What we bring

“Hello Ms. Lillis.”  Grigor was, as usual, first to arrive in my choir room.  Slightly out of breath from the stairs, he paced awkwardly in front of me – body parallel to the desk but eyes fixed on me.  Without a break in my typing, I glanced up from my computer and smiled.  “Hi Grigor.”  He continued to pace and I continued to type, hoping desperately to finish the task before class started.  A few other students drifted in.  Rayna sat down at the piano and began playing the accompaniment to a piece called “Inscription of Hope.”

“Ms. Lillis?”
“Yes Grigor?” I said, still typing.
“This is one of my favorite pieces.  It is one of my very favorites.”
“Yep, it’s pretty piece.” I smiled without looking up.  So close to finishing …
“Do you want to know why it’s my favorite?”
I sighed, smiled again, and paused.  “Why is it your favorite, Grigor?” I said, looking up at him.  He was talking to me from another one of his awkward positions, the lower half of his body pointing one direction with the upper half rotated about forty-five degrees.
“It’s the melody.  It’s so beautiful.  It reminds me of some old Russian war tunes.  And they are really beautiful.”
The task in front of me forgotten, I stared at him with a mixture of confusion and incomprehension.
“It reminds you … of Russian war tunes?”
“Yes.  Really lovely.”
He looked at me a few moments more, the faintest breath of a smile playing across his face, and then turned to get his music folder.  By now, the missing majority of my choir were streaming in the door and I had less than thirty seconds to wrap my mind around the thought that was about to slip away.  Namely this: that a song called “Inscription of Hope,” which is composed by an American, the lyrics of which were taken from the wall of a Jewish hiding place in Nazi Germany, is beautiful to my Bulgarian student because it reminds him of Russian war tunes.  Wait – what?  Is it just me, or was I staring at veritable onion of irony?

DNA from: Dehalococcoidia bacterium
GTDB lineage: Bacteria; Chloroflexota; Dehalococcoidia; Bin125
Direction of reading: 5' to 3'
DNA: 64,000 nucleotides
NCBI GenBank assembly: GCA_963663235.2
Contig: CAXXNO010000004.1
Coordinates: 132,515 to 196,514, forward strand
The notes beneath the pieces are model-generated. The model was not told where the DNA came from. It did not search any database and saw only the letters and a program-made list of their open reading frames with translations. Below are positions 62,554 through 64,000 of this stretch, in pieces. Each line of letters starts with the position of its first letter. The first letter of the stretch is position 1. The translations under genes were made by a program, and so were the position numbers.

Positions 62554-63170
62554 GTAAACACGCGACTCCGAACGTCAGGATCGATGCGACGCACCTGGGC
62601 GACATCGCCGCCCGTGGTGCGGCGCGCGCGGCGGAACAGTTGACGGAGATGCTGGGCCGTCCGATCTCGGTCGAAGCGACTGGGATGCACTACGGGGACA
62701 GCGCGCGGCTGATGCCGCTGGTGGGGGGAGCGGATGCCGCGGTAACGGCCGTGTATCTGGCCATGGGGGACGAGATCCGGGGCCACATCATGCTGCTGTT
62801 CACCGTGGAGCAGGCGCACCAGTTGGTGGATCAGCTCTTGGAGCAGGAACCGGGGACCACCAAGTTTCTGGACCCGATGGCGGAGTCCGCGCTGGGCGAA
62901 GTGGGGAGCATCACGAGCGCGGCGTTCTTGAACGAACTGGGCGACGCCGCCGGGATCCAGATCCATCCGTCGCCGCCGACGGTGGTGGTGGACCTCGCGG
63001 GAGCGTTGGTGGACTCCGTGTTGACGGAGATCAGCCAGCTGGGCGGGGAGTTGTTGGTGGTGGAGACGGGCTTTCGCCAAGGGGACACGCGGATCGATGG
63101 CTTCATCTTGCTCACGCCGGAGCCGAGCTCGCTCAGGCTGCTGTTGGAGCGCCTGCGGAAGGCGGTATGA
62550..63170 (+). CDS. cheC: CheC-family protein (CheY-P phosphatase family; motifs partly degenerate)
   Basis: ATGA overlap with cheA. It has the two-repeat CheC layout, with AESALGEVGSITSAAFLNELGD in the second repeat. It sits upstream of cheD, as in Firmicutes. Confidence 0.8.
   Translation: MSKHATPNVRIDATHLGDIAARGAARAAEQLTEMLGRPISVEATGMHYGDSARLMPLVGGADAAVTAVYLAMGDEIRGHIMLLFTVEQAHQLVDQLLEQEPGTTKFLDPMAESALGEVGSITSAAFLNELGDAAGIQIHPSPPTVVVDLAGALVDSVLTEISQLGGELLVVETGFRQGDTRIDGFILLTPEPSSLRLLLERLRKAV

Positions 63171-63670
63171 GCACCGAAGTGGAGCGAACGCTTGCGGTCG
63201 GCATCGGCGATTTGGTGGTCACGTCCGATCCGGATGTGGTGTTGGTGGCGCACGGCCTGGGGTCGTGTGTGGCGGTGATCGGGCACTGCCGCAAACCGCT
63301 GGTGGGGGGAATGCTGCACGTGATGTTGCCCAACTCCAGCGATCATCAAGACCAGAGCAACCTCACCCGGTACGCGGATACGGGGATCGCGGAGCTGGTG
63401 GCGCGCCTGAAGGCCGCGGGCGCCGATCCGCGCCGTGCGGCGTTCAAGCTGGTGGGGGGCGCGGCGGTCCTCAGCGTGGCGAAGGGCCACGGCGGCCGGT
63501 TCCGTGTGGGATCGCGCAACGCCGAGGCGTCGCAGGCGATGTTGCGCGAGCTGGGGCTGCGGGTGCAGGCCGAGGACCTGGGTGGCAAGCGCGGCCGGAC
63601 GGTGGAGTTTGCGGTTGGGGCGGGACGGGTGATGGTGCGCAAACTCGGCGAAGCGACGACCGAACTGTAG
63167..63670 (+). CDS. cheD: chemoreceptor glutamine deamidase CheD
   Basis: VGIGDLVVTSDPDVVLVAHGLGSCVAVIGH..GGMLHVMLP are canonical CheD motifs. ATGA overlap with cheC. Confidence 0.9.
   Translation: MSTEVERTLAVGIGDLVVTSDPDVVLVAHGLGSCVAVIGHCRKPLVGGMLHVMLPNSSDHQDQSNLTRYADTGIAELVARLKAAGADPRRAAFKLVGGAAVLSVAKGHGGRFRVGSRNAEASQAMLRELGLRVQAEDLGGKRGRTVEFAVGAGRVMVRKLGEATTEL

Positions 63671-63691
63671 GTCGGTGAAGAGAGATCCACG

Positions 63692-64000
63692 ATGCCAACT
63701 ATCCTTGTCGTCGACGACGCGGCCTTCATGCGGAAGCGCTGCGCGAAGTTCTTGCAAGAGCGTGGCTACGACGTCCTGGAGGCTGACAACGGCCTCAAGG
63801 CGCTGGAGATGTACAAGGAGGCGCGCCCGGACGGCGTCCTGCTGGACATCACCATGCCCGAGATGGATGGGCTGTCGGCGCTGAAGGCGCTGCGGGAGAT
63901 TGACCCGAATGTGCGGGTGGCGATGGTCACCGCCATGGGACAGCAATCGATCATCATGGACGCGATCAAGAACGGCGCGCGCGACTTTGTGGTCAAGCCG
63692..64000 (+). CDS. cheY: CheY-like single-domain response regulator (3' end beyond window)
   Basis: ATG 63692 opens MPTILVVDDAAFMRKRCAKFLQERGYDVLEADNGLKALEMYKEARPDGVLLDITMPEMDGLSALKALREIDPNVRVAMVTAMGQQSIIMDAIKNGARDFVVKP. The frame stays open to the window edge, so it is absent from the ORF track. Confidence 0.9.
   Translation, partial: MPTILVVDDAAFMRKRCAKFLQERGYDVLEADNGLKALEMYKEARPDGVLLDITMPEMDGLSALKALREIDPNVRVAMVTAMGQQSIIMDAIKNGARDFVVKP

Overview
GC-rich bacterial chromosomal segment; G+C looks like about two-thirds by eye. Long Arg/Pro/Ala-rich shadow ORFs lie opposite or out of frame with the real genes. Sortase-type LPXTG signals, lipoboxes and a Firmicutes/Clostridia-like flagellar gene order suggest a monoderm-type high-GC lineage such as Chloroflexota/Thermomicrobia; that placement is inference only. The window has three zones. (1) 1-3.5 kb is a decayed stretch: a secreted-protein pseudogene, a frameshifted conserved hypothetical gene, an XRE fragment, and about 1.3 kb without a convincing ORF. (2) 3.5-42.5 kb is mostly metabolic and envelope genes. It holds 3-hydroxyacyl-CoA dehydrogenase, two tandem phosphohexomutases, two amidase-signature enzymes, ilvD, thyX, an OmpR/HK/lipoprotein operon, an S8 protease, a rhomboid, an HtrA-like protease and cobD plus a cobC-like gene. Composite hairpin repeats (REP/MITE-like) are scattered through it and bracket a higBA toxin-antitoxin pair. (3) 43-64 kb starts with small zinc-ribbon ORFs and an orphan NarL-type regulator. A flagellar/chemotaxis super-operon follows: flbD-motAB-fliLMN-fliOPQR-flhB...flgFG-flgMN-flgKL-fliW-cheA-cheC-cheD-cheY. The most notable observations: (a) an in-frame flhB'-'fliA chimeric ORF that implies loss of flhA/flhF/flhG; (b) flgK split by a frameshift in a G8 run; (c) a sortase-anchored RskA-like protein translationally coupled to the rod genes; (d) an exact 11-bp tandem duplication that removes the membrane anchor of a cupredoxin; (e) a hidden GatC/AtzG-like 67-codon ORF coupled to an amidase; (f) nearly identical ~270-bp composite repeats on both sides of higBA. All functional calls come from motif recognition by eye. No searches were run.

But that’s not actually the thought that was slipping away.  I wrestled a bit more to find it underneath all the layers.  At the core, I found a tiny black hole of questions: what do we bring?  how much does it matter?  is it possible to let go?

To any experience we bring ourselves.  We have nothing but.  Yet, who are we, each?  What is hidden inside each mind, each heart?  Former happenings, former responses, former understandings, former feelings; memories that freeze frame into statues and eventually morph in the acid rain of time.  Each new significant experience is greeted with the momentum gathered by all that went before.  An invisible force drawing us forward.  Every moment, the new is exploded by the old and we inhabit a present perpetually carved by our past.

“I believe in the sun, even when it is not shining,
And I believe in love, even when there’s no one there.
And I believe in God, even when he is silent,
I believe through every trial, there is always a way.”

One song, an array of experiences.  Grigor thought nostalgically of Russian war tunes though he was born on the edges of Russia in a post-Soviet world.  And what about Ranya at the piano?  She’s Rwandan, born on the heels of the genocide.  What does she think of when she plays this piece?  How about Nell, the bouncy American girl who is living overseas for the first time?  What did she bring with her?

In a fleeting moment, I am reminded of the complex depth of life.  I do not know my students.  That is, I do know what lies inside of them – what they have individually brought to my classroom or how they will understand this present moment together.  I know that both matter.  Whether or not it is possible to let the past go and reshape the future, I do not know.

I teach.  And that by faith.

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